Worked solutions are your best friend in year 12 chemistry. They show you exactly how to structure a response to a tricky topic and how to get as many marks as possible. I would say Pearson probably is not super effective in this case, because it’s got some weird structuring for answers. Lucarelli is pretty good but the gold standard in my opinion is the Creelman book. Creelman is a book of past WACE papers. It covers a bunch of questions from past WACE exams and gives the specific marking criteria and worked solutions WACE markers used for those exams. It is to be noted that Creelman should be used ideally in the lead-up to mocks and ATAR with your Lucarelli and school past papers being the main source for school assessments.

5. Be neat and organised

Being neat in chemistry is free marks. Honestly. If a marker can read what you are writing, you are ahead of a whole lot of people. The way that you structure responses often has marks associated with it. Make sure you either carry a whiteout or an eraser for diagrams. These will help you with being neat, especially with your diagrams.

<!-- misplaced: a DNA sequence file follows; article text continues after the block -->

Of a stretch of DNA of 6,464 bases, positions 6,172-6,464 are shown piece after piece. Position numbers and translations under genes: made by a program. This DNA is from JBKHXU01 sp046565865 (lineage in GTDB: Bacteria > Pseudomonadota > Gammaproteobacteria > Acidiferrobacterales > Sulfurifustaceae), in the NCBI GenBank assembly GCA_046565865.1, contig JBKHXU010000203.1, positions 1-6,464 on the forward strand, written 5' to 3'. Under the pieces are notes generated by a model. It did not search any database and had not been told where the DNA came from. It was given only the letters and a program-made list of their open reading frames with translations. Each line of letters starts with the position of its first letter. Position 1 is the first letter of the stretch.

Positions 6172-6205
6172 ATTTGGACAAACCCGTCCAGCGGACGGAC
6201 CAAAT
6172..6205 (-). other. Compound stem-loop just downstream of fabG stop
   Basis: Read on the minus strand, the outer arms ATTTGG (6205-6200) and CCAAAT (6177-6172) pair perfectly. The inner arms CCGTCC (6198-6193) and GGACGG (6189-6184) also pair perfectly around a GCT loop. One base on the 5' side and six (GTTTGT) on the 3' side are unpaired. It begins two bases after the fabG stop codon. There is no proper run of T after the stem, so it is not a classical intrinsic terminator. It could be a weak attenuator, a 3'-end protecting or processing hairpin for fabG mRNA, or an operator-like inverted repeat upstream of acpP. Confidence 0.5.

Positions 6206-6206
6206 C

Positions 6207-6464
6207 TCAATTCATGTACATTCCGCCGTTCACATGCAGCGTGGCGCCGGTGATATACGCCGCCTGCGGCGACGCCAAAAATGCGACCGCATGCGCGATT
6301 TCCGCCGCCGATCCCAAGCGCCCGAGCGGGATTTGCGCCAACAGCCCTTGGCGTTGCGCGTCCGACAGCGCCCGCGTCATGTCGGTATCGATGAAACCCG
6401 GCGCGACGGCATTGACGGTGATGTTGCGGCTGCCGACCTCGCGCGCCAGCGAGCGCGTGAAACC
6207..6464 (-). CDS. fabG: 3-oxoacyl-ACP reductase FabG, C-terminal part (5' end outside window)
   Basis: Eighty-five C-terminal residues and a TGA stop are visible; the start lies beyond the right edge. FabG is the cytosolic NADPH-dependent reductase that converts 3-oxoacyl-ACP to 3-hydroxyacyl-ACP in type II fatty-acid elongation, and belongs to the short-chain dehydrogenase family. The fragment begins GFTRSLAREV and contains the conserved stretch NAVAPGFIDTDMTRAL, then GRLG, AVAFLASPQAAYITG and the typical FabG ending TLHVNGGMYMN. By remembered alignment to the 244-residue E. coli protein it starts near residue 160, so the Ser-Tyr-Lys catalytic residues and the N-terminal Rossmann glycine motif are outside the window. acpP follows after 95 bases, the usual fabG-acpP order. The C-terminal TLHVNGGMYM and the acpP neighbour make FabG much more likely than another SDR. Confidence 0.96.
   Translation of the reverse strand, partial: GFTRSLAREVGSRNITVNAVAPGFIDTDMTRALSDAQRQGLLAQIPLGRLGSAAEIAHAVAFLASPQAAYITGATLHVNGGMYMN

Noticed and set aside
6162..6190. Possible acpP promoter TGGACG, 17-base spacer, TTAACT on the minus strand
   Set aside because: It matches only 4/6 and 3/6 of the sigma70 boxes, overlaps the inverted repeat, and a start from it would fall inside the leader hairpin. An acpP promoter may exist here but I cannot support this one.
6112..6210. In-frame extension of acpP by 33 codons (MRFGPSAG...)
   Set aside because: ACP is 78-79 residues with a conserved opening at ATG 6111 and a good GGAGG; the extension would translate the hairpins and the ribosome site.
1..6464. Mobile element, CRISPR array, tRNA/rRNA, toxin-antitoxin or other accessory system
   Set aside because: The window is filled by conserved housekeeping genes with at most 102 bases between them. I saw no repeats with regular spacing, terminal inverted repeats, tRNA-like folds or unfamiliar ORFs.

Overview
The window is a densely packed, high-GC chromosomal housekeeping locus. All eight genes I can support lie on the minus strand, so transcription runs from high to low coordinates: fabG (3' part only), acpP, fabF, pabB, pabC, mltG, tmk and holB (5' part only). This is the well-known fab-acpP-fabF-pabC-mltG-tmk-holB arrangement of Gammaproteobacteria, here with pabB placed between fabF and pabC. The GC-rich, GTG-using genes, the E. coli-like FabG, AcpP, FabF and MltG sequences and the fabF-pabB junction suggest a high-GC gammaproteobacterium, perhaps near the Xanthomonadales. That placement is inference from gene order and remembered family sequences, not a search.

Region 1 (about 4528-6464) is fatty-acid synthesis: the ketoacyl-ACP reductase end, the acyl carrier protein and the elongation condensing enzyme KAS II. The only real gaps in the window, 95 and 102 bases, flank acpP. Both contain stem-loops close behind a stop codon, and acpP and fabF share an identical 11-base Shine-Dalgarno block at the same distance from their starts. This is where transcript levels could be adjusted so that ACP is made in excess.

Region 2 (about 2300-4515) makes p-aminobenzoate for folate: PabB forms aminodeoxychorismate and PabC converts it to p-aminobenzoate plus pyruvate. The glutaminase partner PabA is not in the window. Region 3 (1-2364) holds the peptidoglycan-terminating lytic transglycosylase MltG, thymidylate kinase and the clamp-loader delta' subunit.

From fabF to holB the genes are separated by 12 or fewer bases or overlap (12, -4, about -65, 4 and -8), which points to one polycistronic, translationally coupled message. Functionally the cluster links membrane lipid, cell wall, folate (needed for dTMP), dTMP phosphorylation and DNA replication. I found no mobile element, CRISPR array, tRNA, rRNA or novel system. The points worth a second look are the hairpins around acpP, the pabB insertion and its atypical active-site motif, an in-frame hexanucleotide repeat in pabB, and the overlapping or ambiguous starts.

6. Learn how to use the databook

You will rely heavily on the databook. Everything from the periodic table, observations, solubility tables, voltage potentials, and amino acid structures can be found in the databook. A top tip of mine is to have one databook throughout the year and annotate it with all the notes you need. That way you get used to having it with you and using it. When it comes to the final exam, your practice and memory will be enough to remember how to use the databook.

7. Think practically